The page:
High profit margins may be evidence of fraud
By Elizabeth E. Hogue, Esq., Burtonsville, MD
In United States of America v. Hussein Amr, the U.S. Court of Appeals for the Sixth Circuit concluded that extremely high profit margins may be evidence of fraudulent conduct.
In 1995, Hussein Amr established United States Medical Supply (USMS), a home medical equipment company. Based upon a complaint from an employee, the FBI began an investigation into possible fraud at USMS.
At the conclusion of the investigation, Amr was indicted. The indictment was based on evidence that: Hussein induced patients to purchase power wheelchairs they did not want or need, offered free lift chairs to induce patients to purchase power wheelchairs, failed to offer patients the option of renting rather than purchasing wheelchairs, charged for standard accessories that were already included in the price of wheelchairs, and inflated repair charges.
Amr primarily sold power wheelchairs. Evidence was introduced at trial to show that USMS purchased power wheelchairs for $2,250. USMS billed Medicare $4,300 for the wheelchair and an additional $800 for accessories, for a total of $5,100. USMS would then receive a copay usually from either Medicaid or Blue Cross and Blue Shield of $1,200. USMS routinely received $6,300 for each wheelchair for which it paid $2,250, for a profit of more than $4,000 per chair.
USMS' profit margins were so high, in part, because it charged Medicare for more expensive products than it actually provided to patients. On every power wheelchair that USMS sold, for example, USMS billed Medicare $360 for a gel cushion; but it supplied foam cushions instead.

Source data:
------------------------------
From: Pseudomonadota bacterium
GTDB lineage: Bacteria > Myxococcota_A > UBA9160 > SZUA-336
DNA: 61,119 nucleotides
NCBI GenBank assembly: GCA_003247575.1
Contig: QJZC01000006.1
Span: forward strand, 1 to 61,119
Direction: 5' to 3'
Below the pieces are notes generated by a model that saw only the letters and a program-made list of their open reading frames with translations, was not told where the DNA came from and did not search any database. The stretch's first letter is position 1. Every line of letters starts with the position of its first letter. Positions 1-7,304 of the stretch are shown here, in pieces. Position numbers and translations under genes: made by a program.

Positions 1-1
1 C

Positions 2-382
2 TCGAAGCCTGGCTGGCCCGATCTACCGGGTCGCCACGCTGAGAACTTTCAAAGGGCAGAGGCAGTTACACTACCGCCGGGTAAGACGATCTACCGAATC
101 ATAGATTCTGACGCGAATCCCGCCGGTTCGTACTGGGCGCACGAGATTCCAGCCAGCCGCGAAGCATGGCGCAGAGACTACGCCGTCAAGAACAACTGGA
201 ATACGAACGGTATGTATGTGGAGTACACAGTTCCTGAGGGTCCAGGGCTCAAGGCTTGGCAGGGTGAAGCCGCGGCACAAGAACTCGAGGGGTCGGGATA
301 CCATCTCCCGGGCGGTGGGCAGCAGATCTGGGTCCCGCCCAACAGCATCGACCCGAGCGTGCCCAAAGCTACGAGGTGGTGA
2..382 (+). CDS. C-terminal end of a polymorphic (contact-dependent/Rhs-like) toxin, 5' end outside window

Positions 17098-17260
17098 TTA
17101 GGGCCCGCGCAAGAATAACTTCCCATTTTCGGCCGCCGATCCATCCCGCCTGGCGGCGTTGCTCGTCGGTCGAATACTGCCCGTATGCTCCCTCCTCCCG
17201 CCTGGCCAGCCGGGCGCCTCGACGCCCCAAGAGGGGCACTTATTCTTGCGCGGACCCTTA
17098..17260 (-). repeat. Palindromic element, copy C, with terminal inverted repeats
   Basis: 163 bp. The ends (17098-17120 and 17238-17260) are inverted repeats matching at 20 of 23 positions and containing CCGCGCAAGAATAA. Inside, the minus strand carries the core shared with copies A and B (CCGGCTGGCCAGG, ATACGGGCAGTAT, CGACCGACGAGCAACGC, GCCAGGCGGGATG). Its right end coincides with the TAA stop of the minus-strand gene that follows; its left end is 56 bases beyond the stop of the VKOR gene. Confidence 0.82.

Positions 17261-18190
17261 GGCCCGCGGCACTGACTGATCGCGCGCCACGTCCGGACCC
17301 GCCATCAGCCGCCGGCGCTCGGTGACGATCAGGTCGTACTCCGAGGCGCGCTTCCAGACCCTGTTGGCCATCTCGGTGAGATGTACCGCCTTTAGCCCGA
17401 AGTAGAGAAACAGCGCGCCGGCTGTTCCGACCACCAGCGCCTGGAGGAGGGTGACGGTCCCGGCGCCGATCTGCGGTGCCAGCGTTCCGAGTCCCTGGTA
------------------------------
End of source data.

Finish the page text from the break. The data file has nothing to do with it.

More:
A part of the profits was obtained by charging extra for accessories that were standard on the wheelchair. USMS, for example, would charge Medicare separately for tire and electric controllers, which are standard equipment on all power wheelchairs.
In addition, Amr routinely steered patients toward purchasing power wheelchairs rather than other less expensive equipment. No one ever advised patients that they had a right to lease wheelchairs. In fact, more than half of the patients who purchased power wheelchairs from USMS didn't want or need power wheelchairs.
Amr was convicted; he appealed the conviction.
He argued to the appellate court that the court should not have allowed evidence about the high profit margins at USMS because it was irrelevant. On the contrary, the court said, evidence of huge profit margins Amr earned on selling power wheelchairs was highly relevant to support the conclusion that he steered patients to purchase power wheelchairs they did not need and, thereby, engaged in fraudulent conduct.
In short, there is such a thing as too much! Providers with extremely high profit margins on any service or product or very rapid growth should be on notice, based upon this case, that this fact may induce regulators to scrutinize them more closely.